Margaret Kiehn loved the old farmhouse that she grew up on so much that she recreated it.
Her parents, Daisy and Elmer Lindstrom, bought the dairy farm and 120 acres outside Rush City, Minn., in 1944, when she was 5 years old. Kiehn estimates the house was probably built in the late 1800s and never had indoor plumbing. Her grandparents came from Sweden. Her father didn't speak any English when he started school.
Kiehn loved life on the farm.
“It was a good life,” said Kiehn, who now lives in Moose Lake. “We didn't have any money, but we had lots to eat.”
Not only did Kiehn recreate a dollhouse replica of the farmhouse, but she also made most of the furniture, including bedding. She didn't make the potbelly stove or the piano.
All tiny in scale, the project was no small feat. With the help of her brother, Kiehn took exact measurements of all the rooms. It took several years before the project began.
“I began after my own kids were out of school around 1982,” Kiehn said. She completed the project around 2002.
She worked in the evening after work or during a spare moment. She often got lost working on the current project, not realizing it was already midnight.
She painstakingly began building the furniture first. She got creative when it was time to build the small kitchen chairs. They were wood, painted green with a round back, common at the time.
“I dug up little pine tree roots and made a frame. I knew how I wanted it,” Kiehn said. “I put them over it until they dried. The middle pieces are toothpicks.”
She said the idea just came to her one day as she was digging in her yard and battling tree roots. She had tried bending dowels to get the distinctive shape, but it didn't work.
Her favorite piece was also the most difficult to make. As was common in the early 1900s, the kitchen had a Hoosier cabinet. It was a little kitchen workstation with plenty of storage. They were popular because some homes didn't have built-in cabinets at the time.
Kiehn created the slide-out shelf covered in metal, similar to a giant breadboard. She flattened a pop can and used the shiny inside for the top of the shelf.
She also used a small piece of fabric and glued toothpicks to the front for a bread storage area. The little door is called a tambour roll door. Kiehn's version slides up with a little coaxing.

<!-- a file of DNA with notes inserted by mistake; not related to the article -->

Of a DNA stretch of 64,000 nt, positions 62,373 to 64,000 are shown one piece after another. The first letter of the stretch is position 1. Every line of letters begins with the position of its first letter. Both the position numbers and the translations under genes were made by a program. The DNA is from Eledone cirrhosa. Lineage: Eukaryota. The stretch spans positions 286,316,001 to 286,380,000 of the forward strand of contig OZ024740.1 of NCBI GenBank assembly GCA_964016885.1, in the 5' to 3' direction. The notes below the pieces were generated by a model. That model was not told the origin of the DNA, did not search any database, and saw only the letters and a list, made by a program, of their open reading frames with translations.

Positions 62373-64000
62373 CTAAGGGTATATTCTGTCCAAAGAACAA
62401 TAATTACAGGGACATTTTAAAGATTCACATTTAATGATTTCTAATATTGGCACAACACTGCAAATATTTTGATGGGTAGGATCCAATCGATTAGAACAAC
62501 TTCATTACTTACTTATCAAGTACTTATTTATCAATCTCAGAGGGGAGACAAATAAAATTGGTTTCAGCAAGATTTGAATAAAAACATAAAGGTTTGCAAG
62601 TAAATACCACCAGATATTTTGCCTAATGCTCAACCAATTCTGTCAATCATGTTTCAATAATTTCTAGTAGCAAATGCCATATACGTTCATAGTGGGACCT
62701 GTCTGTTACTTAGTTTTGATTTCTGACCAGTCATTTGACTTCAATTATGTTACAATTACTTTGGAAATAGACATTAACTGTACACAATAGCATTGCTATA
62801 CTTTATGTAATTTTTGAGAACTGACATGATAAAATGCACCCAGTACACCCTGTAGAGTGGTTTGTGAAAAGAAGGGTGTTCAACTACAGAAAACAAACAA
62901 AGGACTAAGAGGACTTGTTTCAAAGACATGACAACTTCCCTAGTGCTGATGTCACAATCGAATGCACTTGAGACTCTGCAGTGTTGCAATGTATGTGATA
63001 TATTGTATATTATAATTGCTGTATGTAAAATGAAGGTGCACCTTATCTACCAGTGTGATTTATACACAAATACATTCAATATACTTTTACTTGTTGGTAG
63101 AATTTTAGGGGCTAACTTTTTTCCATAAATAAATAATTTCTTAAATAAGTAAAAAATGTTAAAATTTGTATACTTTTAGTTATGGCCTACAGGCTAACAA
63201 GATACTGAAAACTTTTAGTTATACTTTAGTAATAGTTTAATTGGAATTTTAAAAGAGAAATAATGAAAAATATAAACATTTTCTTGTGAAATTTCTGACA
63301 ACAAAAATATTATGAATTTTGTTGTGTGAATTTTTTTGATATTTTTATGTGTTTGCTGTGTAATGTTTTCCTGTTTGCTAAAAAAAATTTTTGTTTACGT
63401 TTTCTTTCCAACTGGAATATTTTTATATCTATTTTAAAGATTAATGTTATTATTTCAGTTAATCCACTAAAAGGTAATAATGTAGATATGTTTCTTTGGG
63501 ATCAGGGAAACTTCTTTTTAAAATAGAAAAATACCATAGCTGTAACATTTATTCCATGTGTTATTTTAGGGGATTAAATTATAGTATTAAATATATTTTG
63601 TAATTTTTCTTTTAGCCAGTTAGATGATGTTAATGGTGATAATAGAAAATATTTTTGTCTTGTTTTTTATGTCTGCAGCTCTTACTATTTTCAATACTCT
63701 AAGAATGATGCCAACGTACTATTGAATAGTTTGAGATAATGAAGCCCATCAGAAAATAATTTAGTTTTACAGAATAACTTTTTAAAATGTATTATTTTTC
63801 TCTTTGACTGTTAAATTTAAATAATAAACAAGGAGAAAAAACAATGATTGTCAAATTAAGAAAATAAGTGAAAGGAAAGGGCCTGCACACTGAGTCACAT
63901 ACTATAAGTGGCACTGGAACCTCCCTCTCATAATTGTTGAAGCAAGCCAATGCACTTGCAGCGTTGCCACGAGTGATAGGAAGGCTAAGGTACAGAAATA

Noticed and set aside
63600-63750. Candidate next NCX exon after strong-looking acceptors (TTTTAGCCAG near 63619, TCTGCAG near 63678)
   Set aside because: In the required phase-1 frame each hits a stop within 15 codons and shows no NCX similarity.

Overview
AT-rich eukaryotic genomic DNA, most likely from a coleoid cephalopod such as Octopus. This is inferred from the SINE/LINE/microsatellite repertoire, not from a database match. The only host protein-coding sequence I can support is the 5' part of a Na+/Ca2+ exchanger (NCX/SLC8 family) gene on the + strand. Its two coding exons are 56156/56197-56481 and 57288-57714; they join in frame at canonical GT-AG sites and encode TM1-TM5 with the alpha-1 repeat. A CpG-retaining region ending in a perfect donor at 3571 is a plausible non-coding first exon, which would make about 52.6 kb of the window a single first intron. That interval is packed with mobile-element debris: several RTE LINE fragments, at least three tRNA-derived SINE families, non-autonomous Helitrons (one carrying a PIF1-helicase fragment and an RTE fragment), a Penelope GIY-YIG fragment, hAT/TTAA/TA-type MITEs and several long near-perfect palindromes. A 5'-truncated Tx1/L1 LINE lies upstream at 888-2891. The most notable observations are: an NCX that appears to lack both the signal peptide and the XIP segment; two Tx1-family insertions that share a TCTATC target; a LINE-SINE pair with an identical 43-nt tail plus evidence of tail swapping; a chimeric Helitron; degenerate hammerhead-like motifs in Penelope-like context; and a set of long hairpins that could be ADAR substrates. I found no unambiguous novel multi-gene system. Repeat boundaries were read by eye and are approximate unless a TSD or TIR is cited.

She even included the built in flour-bit/sifter in one of the cabinets. Kiehn estimates that piece took around 40 hours to complete.
Kiehn built about 25 miniature pieces. She also made tiny pillows and pillow cases and quilts for the beds. One bed is made of wood, the others of metal. Her brother's bed has a patchwork quilt with half-inch squares. The pillowcases have embroidered flowers. She built a wall phone and an ice box. She soldered the tiny metal racks for the inside of the ice box.
The structure of the home included its own challenges. The roof shingles were made of a very thin piece of wood. She had to apply one row of shingles at a time and weigh them down to prevent the edges from curling. She also had to use a tiny drill to make holes for the nails to prevent the wooden walls from cracking.
She decorated the walls and floors with vintage wallpaper pieces and vinyl flooring. The kitchen is painted yellow and the living room is green.
One year, Kiehn recreated her family Christmas tree and lights. When she went to remove the lights, some of the wallpaper was damaged.
Her father died in 1968 and her mother moved out later. The siblings sold the property, which grew to include 200 acres, in the late 1990s. The buyer was only interested in the property and not the home.
The siblings rescued and reused some of the original maple wood flooring from the kitchen, a few pieces of trim board and a built-in shelf unit. Kiehn had her pieces repurposed into a small hutch in her living room.
Kiehn is hoping to hand the replica house down to her children or grandchildren to keep it in the family.